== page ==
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In The Highway Bill, Some Find Road To Riches, Others Hit A Pothole

The 1,300-page transportation bill is designed to free up highway bottlenecks, increase the number of buses and ferries, enhance high-tech information sharing to reduce congestion and fill a lot of potholes.
Carlos Osorio

When Congress completes a five-year transportation bill this week, it will mark the first time in a decade that Americans will be moving forward with a long-lasting plan.

Big infrastructure projects take years to complete, so it's vital to have enduring funding, White House spokesman Josh Earnest said at a press briefing Wednesday. Since 2005, lawmakers have not passed a highway spending bill lasting more than two years.

"If passed, this legislation would be a real step forward for our transportation infrastructure after years of short-term patches," Earnest said. President Obama is expected to sign the bill.

Assuming you occasionally leave your house, your life likely will be affected by this sweeping, $305 billion package, known as the Fixing America's Surface Transportation Act, or FAST Act.

The 1,300-page measure, worked out by congressional negotiators, is designed to: free up highway bottlenecks, increase the number of buses and ferries, enhance high-tech information sharing to reduce congestion, and fill a lot of potholes.

But while the impact of the package will be broad, it also will have some specific features reflecting the wins and losses of lobbyists, some of whom have nothing to do with asphalt.

Here are a few of the winners, based on what's tucked inside the massive bill:

  • The Export-Import Bank. This federal government agency helps finance exports. Critics say it serves as a slush fund for big corporations. Supporters say it helps create jobs. Its charter expired June 30, but now it will spring back to life under a five-year reauthorization.
  • Oil companies and gas station owners. The gasoline tax has traditionally been the key source for highway funding. But lawmakers only reauthorized the 18.4 cents-per-gallon tax without raising it.
  • Freight companies. Congress typically puts more emphasis on moving people (aka voters) than moving goods. But this bill directs $10.8 billion at infrastructure projects to improve "freight corridors" that can get factory goods, retail items and agricultural products flowing more smoothly.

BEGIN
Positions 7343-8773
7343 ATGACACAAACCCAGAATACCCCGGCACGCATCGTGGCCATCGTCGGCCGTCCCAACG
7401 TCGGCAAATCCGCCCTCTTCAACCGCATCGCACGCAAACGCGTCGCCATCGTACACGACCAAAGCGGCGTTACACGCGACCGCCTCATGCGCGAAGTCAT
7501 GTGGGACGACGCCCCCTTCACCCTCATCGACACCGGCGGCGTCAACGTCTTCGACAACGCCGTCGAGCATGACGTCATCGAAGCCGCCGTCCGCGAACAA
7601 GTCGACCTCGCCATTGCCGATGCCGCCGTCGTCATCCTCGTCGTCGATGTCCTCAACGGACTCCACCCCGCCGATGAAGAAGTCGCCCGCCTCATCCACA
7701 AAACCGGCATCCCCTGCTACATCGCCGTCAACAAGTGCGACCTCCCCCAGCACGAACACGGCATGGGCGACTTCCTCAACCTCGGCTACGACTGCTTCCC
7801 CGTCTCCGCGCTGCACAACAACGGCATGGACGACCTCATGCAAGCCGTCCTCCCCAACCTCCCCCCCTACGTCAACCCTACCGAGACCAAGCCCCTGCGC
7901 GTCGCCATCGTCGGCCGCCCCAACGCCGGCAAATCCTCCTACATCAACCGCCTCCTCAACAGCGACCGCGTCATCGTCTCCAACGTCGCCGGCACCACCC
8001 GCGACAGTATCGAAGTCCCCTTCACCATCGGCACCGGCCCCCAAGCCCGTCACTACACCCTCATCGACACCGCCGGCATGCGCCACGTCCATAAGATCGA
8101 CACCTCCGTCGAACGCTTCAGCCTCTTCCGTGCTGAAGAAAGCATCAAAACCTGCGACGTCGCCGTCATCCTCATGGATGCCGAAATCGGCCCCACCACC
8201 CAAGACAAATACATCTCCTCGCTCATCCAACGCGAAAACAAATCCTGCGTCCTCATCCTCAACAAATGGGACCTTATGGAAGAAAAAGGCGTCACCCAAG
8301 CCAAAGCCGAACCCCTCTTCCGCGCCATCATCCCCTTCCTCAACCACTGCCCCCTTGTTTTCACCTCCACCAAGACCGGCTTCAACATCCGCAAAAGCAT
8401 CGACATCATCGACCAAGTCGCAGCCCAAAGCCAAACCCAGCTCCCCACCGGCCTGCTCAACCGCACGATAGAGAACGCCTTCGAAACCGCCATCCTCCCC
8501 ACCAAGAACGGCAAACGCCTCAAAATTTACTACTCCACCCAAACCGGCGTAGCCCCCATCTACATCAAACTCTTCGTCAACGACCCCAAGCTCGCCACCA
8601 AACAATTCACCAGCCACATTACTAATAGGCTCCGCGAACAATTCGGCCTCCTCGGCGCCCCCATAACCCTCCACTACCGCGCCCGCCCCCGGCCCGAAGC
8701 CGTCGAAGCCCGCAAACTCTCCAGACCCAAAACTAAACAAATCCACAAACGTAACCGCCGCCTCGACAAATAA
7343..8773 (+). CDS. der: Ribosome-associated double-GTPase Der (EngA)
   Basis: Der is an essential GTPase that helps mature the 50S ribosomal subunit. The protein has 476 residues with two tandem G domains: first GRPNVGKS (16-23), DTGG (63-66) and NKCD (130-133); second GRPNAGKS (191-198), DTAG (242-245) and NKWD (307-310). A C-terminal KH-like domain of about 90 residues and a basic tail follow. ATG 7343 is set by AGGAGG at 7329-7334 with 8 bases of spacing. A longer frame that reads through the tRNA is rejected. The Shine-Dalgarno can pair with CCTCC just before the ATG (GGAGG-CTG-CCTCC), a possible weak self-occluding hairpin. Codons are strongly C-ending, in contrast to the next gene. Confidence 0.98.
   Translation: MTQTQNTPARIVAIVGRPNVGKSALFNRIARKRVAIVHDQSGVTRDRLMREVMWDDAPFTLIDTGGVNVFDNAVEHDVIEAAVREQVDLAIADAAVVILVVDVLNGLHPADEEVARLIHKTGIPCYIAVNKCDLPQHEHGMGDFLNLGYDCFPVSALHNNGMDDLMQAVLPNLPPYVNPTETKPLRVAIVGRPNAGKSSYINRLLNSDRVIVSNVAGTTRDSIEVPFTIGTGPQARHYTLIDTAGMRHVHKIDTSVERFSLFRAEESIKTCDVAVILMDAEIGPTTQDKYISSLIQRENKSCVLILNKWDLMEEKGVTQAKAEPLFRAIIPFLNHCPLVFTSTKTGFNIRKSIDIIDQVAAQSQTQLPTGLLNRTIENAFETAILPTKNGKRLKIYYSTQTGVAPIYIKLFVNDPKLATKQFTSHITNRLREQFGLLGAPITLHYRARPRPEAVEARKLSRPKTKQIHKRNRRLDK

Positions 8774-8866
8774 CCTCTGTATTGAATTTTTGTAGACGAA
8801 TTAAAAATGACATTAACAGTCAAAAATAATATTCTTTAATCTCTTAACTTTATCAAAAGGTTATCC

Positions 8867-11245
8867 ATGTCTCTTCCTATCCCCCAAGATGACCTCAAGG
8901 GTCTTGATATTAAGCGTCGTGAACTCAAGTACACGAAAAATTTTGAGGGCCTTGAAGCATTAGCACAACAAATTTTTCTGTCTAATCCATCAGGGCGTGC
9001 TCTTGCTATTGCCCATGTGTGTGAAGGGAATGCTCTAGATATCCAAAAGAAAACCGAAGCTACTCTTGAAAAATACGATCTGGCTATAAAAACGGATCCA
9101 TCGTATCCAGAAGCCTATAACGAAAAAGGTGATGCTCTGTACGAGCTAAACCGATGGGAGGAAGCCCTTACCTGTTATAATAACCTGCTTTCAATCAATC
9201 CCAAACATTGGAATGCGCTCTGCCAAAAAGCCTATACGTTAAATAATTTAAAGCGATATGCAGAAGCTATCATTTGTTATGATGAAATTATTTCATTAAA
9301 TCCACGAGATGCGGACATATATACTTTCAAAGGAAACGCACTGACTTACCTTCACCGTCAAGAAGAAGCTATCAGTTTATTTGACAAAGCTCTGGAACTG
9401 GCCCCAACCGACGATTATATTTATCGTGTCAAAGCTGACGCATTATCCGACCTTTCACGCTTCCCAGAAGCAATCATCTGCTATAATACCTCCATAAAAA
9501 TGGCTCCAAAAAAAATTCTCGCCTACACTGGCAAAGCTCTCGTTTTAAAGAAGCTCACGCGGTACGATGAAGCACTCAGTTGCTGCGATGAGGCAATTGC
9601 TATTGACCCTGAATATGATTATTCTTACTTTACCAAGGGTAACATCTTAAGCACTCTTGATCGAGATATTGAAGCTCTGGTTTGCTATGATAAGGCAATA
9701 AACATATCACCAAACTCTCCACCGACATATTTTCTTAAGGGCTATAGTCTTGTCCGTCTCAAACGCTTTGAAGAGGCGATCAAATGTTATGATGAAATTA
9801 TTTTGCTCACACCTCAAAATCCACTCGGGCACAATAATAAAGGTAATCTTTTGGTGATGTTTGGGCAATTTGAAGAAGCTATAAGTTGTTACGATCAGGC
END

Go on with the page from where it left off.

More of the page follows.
• Young veterans. The bill lowers the minimum age of interstate truck drivers to 18 years from 21 — but only for veterans and current military members and reservists.
  • And here are some of the losers:

  • Banks. This may leave you scratching your head, but big banks are the big losers. To help pay for transportation, the legislation reduces the dividend payments made by the Federal Reserve to banks with assets exceeding $10 billion. The Wall Street Journal estimates the nation's four biggest banks — Bank of America, Citigroup, JPMorgan Chase and Wells Fargo — will take a hit of nearly $500 million just next year.
  • Automakers. The bill increases the penalty cap that the government can impose on automakers for malfeasance, to $105 million from $35 million.
  • Car rental companies. The bill requires rental car companies and dealerships to fix vehicles subject to a safety recall before renting, loaning or selling the cars to the public.
  • Both the House and Senate already have approved transportation packages, but this final version is the blended result of negotiations involving lawmakers from both parties. Congressional leaders say final passage will come in time to beat Friday's expiration deadline for the existing transportation bill.

    House Speaker Paul Ryan, R-Wis., told reporters that the package will have "very good majority support."

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    Marilyn Geewax is a contributor to NPR.
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